When You Go
BEST TIME TO VISIT
Spring for fresh First Flush tea, and mildly cool weather and Winter for clear views and cozy fireplaces
HOW TO GET THERE
Fly to Bagdogra Airport or take a train to New Jalpaiguri Station – both are in greater Siliguri. From here, by road for about 2 hours.
RECOMMENDED NUMBER OF DAYS
To fully enjoy the property 2-3 nights
Rs. 49,999 (all inclusive of meals, snacks, high tea, non-alcoholic)
Leaving aside its consummate luxury, nestled between fragrant pine, thick forest, and an accumulation of tea bushes as well as enveloped for long by its isolated location, Jungpana tea estate, now christened Mayfair Manor (the group acquired Jungpana in January 2022), offers an exclusive experience in tea tourism. There is simply no other tea garden that boasts such a confluence of natural wonders, verdant views of valleys on all sides of its august coordinates, flowing streams and seven waterfalls.
As exquisite and unique as these waterbodies are, I was most struck by sunrise. With animals stirring at dawn, one might wake up and, if so, this writer recommends going outside and taking in the view. Watching the sun slowly lift over the verdant humps of Jungpana’s hills is nothing short of breathtaking.
The drive is definitely scenic, passing by Mahanadi Railway Station where Toy Train of Darjeeling Himalayan Railways (DHR) listed as a world heritage by UNESCO stops on route to Kurseong and Darjeeling.
That said, by far, the most striking way to approach the estate is on foot. With valley views that make for astounding photographs, surrounded by forest thicket, it is a stunning way to herald one’s arrival at Jungpana, Darjeeling’s Queen of Hills.
Later in the day, when the mist rolls in, another type of beauty can be experienced. The almost apparitional mist, its tentacles folding around visitors, is a kind of welcome that is a Darjeeling special. It’s like taking a steam bath only at a cool temperature. The delicate tenderness of the feathery fog on one’s face is almost like being kissed by nature. There is no other experience like it. And, it is not one that is easily forgotten. It keeps me coming back to Darjeeling, and will likely draw back visitors year-after-year.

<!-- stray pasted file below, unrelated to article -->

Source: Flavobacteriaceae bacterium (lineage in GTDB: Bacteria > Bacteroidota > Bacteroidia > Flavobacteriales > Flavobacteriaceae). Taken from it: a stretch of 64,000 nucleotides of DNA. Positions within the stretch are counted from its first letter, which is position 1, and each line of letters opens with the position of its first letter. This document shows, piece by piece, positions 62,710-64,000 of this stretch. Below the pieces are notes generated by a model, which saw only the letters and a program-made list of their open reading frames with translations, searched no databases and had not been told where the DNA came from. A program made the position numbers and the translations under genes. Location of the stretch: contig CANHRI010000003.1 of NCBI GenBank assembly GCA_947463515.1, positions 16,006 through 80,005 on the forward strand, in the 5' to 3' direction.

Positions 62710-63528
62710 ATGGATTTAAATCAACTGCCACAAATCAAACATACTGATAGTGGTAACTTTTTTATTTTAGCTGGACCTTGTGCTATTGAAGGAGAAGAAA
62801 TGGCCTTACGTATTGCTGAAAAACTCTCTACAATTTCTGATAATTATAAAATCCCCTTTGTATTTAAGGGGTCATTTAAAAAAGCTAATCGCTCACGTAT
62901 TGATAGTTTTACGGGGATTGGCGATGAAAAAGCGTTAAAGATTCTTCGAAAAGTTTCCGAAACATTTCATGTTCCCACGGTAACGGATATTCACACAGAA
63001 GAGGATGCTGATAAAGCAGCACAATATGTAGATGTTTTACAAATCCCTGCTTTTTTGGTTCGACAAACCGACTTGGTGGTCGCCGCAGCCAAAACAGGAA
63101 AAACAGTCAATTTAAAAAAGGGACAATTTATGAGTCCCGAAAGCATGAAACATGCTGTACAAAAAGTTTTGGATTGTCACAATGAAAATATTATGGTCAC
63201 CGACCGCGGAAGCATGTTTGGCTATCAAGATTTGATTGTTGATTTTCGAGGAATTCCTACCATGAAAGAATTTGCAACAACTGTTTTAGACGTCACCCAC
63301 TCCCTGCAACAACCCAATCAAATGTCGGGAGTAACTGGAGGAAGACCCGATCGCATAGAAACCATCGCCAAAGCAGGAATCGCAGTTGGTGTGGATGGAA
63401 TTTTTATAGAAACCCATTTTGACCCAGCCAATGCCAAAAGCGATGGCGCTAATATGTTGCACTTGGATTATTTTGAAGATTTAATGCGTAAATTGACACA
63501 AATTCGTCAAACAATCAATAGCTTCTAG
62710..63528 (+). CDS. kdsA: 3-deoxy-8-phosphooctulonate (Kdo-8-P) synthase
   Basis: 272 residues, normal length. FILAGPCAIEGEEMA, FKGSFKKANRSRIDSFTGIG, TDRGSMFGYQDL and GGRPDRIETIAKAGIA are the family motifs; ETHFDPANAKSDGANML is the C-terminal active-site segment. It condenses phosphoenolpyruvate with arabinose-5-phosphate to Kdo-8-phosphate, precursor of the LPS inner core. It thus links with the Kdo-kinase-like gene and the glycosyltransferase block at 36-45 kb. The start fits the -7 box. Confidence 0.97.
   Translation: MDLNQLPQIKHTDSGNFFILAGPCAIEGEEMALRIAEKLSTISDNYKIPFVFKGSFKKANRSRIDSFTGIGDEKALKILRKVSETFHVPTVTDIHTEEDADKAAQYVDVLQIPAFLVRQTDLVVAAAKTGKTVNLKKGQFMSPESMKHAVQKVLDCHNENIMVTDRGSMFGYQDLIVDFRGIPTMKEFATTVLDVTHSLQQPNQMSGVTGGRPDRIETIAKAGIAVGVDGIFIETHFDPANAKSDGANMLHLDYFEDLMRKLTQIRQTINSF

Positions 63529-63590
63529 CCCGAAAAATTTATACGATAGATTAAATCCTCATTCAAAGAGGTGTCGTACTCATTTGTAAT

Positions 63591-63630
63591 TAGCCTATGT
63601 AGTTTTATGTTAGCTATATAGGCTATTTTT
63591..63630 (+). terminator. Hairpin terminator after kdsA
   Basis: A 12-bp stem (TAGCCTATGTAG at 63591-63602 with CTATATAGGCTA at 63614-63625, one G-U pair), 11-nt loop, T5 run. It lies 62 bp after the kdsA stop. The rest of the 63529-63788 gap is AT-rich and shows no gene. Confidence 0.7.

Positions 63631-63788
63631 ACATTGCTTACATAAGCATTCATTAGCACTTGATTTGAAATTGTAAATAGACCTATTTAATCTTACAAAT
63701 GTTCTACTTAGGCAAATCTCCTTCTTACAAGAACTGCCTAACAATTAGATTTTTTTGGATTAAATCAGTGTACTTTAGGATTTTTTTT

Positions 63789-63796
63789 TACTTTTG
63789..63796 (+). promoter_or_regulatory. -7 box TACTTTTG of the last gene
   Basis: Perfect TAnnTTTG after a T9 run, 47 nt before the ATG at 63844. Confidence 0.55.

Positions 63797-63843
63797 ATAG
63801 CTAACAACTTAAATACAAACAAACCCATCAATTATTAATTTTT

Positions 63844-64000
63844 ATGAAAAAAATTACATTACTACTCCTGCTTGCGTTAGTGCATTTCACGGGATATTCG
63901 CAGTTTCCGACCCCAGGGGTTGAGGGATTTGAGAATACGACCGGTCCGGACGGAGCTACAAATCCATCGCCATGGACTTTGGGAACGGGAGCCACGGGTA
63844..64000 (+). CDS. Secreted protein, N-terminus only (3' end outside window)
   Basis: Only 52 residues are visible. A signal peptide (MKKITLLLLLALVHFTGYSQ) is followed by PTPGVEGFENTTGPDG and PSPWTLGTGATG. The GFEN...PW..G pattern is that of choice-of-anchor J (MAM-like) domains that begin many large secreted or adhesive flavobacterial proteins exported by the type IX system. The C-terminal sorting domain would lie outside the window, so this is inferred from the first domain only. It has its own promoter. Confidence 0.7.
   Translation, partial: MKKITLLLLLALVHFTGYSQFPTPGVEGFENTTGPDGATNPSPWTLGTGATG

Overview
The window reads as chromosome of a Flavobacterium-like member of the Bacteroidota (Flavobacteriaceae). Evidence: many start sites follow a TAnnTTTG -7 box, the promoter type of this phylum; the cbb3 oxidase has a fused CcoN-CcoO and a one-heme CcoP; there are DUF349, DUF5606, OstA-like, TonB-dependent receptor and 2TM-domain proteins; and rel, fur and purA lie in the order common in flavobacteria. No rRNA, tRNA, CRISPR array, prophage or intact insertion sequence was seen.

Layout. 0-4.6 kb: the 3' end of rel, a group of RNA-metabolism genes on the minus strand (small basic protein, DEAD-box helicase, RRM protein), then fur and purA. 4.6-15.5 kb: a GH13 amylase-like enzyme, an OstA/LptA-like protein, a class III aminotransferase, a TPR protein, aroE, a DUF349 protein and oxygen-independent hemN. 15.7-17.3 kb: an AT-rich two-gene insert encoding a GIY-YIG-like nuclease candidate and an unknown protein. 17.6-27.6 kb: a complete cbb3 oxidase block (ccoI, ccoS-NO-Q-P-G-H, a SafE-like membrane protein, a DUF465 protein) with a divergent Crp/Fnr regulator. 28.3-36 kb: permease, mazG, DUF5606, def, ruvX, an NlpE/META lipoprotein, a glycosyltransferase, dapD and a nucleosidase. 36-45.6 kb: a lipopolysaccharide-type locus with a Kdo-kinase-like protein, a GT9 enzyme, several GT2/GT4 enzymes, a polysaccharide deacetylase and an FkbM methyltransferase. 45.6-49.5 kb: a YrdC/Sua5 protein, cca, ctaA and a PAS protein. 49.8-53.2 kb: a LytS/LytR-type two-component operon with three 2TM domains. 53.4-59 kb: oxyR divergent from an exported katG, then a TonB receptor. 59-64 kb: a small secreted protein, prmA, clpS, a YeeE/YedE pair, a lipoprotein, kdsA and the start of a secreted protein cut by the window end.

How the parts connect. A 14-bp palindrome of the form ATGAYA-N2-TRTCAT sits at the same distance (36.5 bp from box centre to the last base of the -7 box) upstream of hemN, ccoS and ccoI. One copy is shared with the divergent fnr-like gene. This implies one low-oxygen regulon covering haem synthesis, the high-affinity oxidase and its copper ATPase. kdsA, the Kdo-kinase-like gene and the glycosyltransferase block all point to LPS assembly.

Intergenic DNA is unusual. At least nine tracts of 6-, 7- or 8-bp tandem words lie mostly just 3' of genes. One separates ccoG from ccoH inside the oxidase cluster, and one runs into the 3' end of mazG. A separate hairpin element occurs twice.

And then there is the bungalow: restored and augmented from the original built in 1910 and once the residence of the Nepali royal family. It offers 12 exquisitely decorated and spacious suites, each named for an historical figure attached to the estate.
The original colonial style has been preserved and all the eight rooms on the top side offer an unobstructed and breathtaking view of a valley vista. Only a view of the mighty Kanchenjunga peak might provide a scenic rival.
The rooms have ample space to put one’s feet up and relax. High ceilings, which are in keeping with the original design of the bungalow add to the sense of vastness in these quarters. Each room can easily can accommodate a family of three, and may be an additional member for two, with an extra bed. The decor is also colonial and comfortable, with sofas, armchairs, and desk. And of course, antique four-poster beds because anything else would be out of place here. A capacious bath and shower area comes with modern fixtures and a couch! And, all the rooms have fireplaces.
Large balconies invite you to watch the sunrise or set over the panoramic wonders that surround the property. Having a cup of freshly brewed Jungpana tea in morning while listening to birds chirping, and streams flowing, as the mist rolls in, is an experience which lifts one out the ambit of the urban and beguiles one never to want to leave!
The adornments, fittings and fixtures have been handpicked by owner Dilip Ray, and show for the attention to detail. Not to be missed it the bungalow library, grand and historical and well worth spending some time in. There is a well-equipped and clean in-door dining area, a gas fired barbeque with a gazebo attached, a modern spa, and (incredibly) a heated swimming pool (something water shortage prevents at other Darjeeling tea estates).
Kids are welcome and indoor amusements include swimming, table tennis, billiards, and a game room. The gazebos and libraries are ideal for curling up with a good book. And, the grounds are well-suited for hiking. Guests aren’t allowed to peruse the gardens on their own due to the fragility of some sections and guides are sent with them. The staff, drawn from local tea workers and their family members are admirably trained at the Mayfair centres.